“A party is entitled to summary judgment if the ‘movant shows that there is no genuine dispute as to any material fact and the movant is entitled to judgment as a matter of law.'” City of Pomona v. SQM N. Am. Corp., 750 F.3d 1036, 1049 (9th Cir. 2014) (quoting Fed.R.Civ.P. 56(a)). Material facts are those that may affect the outcome of the case. Anderson v. Liberty Lobby, Inc., 477 U.S. 242, 248 (1986). A genuine dispute of material fact exists if there is sufficient evidence for a reasonable jury to return a verdict for the nonmoving party. Id. at 248-49.

         The party moving for summary judgment bears the initial burden of informing the court of the basis for the motion, and identifying portions of the pleadings, depositions, answers to interrogatories, admissions, or affidavits that demonstrate the absence of a triable issue of material fact. Celotex Corp. v. Catrett, 477 U.S. 317, 323 (1986). To meet its burden, “the moving party must either produce evidence negating an essential element of the nonmoving party's claim or defense or show that the nonmoving party does not have enough evidence of an essential element to carry its ultimate burden of persuasion at trial.” Nissan Fire & Marine Ins. Co., Ltd. v. Fritz Cos., Inc., 210 F.3d 1099, 1102 (9th Cir. 2000).

         If the moving party meets its initial burden, the burden shifts to the nonmoving party to produce evidence supporting its claims or defenses. Id. at 1103. If the nonmoving party does not produce evidence to show a genuine issue of material fact, the moving party is entitled to summary judgment. Celotex, 477 U.S. at 323. “The court must view the evidence in the light most favorable to the nonmovant and draw all reasonable inferences in the nonmovant's favor.” City of Pomona, 750 F.3d at 1049. However, “the ‘mere existence of a scintilla of evidence in support of the plaintiff's position'” is insufficient to defeat a motion for summary judgment. Id. (quoting Anderson, 477 U.S. 242, 252 (1986)). “‘Where the record taken as a whole could not lead a rational trier of fact to find for the nonmoving party, there is no genuine issue for trial.'” Id. (quoting Matsushita Elec. Indus. Co., Ltd. v. Zenith Radio Corp., 475 U.S. 574, 587 (1986)).

         III. DISCUSSION

         Defendants move for summary judgment on all claims. See generally Mot. Specifically, they ask the Court to address five questions. Id. at 1. The Court generally seeks to respond to the motion as submitted by the moving party. However, in this case, Defendants have improperly framed the questions they ask the Court to consider. For example, Issue Two is posited as follows: “Whether, in light of Plaintiff's poor cooperation and screaming, it was reasonable for officers to handcuff Plaintiff, search her, and conduct sobriety tests without exceeding the bounds of a valid investigatory stop.” Id. Because these questions are posed as if the Court is to answer them construing the evidence in the light most favorable to the moving party, which is not the standard, see City of Pomona, 750 F.3d at 1049, the Court instead considers whether any of Plaintiff's claims are appropriate for resolution on summary judgment.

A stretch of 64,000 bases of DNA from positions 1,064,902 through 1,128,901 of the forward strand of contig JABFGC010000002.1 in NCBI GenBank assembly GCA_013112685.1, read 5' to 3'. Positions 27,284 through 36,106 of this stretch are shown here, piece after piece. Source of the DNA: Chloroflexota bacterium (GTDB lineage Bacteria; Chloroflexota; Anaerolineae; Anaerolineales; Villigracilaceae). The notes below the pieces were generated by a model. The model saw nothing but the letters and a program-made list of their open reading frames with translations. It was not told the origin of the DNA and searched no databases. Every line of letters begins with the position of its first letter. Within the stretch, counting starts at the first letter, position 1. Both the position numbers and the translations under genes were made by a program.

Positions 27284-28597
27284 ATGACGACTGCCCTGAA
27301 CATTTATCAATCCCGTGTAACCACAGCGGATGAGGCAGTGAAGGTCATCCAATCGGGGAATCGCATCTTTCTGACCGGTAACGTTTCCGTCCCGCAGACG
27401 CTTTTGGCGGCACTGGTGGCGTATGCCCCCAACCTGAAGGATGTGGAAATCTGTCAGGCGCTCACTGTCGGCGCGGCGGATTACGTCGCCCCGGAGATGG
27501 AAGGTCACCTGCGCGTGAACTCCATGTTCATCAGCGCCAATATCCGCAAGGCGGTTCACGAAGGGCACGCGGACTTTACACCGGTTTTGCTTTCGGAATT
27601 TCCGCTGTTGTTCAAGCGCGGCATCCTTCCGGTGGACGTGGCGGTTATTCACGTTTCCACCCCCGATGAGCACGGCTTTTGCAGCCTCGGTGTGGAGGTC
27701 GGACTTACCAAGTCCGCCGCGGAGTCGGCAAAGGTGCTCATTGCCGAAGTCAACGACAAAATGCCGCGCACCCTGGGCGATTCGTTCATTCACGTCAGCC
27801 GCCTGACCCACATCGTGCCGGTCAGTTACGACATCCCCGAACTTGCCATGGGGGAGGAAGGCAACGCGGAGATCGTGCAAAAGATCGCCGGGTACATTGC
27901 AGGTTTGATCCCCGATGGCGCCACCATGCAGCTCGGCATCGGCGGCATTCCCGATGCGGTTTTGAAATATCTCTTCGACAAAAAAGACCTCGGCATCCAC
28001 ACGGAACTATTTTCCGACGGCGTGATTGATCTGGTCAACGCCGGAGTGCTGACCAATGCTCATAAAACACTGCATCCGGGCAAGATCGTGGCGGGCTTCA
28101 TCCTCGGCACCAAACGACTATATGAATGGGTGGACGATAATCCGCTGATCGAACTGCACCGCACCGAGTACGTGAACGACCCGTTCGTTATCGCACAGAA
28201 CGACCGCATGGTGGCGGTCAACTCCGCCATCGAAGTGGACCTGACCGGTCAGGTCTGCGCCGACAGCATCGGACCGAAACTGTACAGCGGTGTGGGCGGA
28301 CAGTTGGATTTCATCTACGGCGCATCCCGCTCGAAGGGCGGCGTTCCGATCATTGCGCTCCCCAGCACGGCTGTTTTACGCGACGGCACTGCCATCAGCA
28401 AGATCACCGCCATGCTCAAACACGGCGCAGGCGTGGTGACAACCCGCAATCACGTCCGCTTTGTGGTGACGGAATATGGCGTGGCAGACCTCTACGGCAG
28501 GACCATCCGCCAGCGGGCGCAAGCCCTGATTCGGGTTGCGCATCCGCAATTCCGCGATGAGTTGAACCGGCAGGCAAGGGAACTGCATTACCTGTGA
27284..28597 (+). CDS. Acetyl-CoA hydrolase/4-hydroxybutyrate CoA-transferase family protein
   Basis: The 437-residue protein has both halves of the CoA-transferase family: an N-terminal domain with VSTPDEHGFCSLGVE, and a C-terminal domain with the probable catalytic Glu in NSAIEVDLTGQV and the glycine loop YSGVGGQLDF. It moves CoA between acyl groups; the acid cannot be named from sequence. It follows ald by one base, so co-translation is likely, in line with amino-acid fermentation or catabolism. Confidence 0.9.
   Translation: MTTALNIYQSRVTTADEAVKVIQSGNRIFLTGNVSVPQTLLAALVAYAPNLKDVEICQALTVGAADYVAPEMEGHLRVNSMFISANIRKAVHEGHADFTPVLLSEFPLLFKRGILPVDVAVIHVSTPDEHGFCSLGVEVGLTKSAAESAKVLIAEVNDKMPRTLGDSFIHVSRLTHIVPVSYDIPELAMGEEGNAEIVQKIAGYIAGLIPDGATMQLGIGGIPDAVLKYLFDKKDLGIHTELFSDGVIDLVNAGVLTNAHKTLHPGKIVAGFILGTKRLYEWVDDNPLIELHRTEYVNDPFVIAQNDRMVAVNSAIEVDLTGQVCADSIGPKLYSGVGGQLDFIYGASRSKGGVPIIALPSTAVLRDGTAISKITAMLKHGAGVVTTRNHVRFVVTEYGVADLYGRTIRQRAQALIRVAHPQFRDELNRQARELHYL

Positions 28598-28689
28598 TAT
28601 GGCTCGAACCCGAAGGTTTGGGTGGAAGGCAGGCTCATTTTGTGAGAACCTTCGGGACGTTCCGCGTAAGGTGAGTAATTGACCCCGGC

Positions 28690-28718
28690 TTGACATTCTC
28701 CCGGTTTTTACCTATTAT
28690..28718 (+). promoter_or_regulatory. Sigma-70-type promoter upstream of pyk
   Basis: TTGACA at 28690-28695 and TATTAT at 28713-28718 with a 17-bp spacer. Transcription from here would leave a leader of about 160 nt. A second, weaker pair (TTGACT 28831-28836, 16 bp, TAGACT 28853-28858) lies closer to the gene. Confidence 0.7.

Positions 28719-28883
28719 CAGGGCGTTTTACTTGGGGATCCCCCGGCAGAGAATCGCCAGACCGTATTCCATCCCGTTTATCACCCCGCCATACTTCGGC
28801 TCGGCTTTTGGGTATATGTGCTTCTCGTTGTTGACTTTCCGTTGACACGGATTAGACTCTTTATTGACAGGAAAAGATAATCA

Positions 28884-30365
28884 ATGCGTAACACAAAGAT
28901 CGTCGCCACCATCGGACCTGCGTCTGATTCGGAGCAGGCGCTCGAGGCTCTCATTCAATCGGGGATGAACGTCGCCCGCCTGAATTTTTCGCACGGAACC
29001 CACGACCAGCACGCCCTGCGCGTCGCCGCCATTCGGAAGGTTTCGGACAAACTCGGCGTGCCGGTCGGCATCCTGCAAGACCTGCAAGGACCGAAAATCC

Before addressing the substance, the Court addresses two preliminary matters. First, Defendants indicate that that Plaintiff's counsel advised them that Nichols does not intend to pursue the Fourth and Fifth Claims alleged in the FAC, for alleged violation of Nichols' First Amendment rights and for Monell liability against the City. Mot. 8 n.6. Nichols confirms this in her supplemental brief. Pl.'s Suppl. Br. 1, ECF 52. Accordingly, the Court GRANTS Defendants' motion for summary judgment as to the Fourth and Fifth Claims alleged in the FAC.

         Second, in their motion, Defendants argue that Nichols does not claim that Officer Ferguson played any role in the encounter aside from initiating contact and questioning Cabrera, and thus, summary judgment is appropriate. Mot. 20. Nichols does not contest this assertion. For this reason, and because none of the evidence details any contact between Officer Ferguson and Nichols, the Court GRANTS the motion for summary judgment as to all claims against Officer Ferguson. Thus, the only claims remaining are those against Officer Schipke alone.

         Officer Schipke first argues that there is no evidence that he violated Nichols' constitutional rights, and therefore he cannot be liable under § 1983. See Mot. 9-20. Second, he contends that even if a constitutional violation occurred, he is entitled to qualified immunity because “it was not ‘beyond debate' in November 2012 that officers confronted with this situation could not take any of the actions of which Plaintiff complaints.” Id. at 21. The Court first addresses whether Officer Schipke has demonstrated that he is entitled to judgment as a matter of law based on undisputed material facts regarding the alleged constitutional violations, and next considers whether, even if there was a constitutional violation (which he denies), he is entitled to qualified immunity.

         A. ...